Ecuador is well known for having some of the worst roads on Earth, and with good reason. But the uniquely terrifying Cotopaxi Volcan Road is in a league of it’s own. A 25-mile Cotopaxi Volcano road leads to the Cotopaxi National Park entrance by crossing a swift quickly-moving steam.
Watch every single second you take at the road, or you would never reach the National Park. Cotopaxi is one of the highest active volcanoes in the world. There have been more than 50 eruptions of Cotopaxi since 1738. Numerous valleys formed by powerful lahars surround the volcano. This poses a high risk to the local population, their settlements and fields.
The Cotopaxi Volcan road connects the Pan American Highway with the Cotopaxi Volcan national park. It's a 40-km dirt track covered in potholes running through streams that like to flash flood. Not ideal if you're on a family holiday. With numerous potholes that are hidden amongst the 25-mile dirt road, and a small stream that is a source of dangerous (and fatal) flash floods with even the smallest amount of rain, this small road connecting the Pan American Highway with Cotopaxi Volcan National Park is one that claims the lives of quite a few unwary tourists annually.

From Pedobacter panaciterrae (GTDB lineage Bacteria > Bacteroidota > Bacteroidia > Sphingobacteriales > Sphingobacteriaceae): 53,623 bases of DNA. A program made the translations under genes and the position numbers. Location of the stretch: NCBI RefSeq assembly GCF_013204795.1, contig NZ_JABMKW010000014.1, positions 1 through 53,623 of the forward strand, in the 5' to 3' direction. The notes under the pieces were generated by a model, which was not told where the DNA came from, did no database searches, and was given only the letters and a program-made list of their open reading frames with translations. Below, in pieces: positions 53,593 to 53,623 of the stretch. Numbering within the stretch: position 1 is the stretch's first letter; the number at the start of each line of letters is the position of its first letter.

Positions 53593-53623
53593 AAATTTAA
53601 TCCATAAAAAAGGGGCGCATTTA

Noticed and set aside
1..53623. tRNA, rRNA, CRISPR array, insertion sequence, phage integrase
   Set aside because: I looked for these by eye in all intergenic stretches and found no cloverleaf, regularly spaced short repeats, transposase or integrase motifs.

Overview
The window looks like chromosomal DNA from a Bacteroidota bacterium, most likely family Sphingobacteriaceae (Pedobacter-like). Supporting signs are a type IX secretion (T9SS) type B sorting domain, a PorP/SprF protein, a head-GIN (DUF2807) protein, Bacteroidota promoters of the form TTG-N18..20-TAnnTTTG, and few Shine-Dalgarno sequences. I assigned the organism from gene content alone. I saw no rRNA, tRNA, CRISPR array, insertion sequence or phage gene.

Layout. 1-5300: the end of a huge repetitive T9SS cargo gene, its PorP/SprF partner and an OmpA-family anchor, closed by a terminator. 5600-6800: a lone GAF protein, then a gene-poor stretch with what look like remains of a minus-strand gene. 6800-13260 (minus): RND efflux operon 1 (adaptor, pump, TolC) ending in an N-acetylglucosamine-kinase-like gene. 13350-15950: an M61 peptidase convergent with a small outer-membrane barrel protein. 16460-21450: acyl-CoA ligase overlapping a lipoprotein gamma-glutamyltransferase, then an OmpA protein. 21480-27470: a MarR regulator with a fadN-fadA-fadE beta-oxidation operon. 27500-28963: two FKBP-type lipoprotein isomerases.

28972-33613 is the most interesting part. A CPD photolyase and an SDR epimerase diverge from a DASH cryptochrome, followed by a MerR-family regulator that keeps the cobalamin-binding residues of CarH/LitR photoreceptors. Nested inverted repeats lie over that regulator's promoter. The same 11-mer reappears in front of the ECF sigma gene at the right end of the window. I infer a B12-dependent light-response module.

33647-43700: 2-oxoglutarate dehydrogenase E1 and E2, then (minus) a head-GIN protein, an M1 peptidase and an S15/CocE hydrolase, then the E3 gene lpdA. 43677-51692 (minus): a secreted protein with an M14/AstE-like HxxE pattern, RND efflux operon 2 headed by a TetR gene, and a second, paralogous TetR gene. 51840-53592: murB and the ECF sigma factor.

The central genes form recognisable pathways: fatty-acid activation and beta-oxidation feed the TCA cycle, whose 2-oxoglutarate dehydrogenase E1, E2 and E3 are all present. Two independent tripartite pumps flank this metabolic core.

Although there are many dangerous sections branching off the Pan American highway, the 40-km long dirt track that links it with the Cotopaxi Volcano National Park in Ecuador tops the list. With enormous potholes, slippery slopes, and all around precarious driving conditions make this a road a bit of a challenge. The treacherous route is peppered with holes, but the 'highlight' of the journey comes when you need to cross a bridge-less stream. It's particularly dangerous during flash floods… and flash floods seem to occur here even in the lightest of rains.
Pic: WILLIAM CASTRO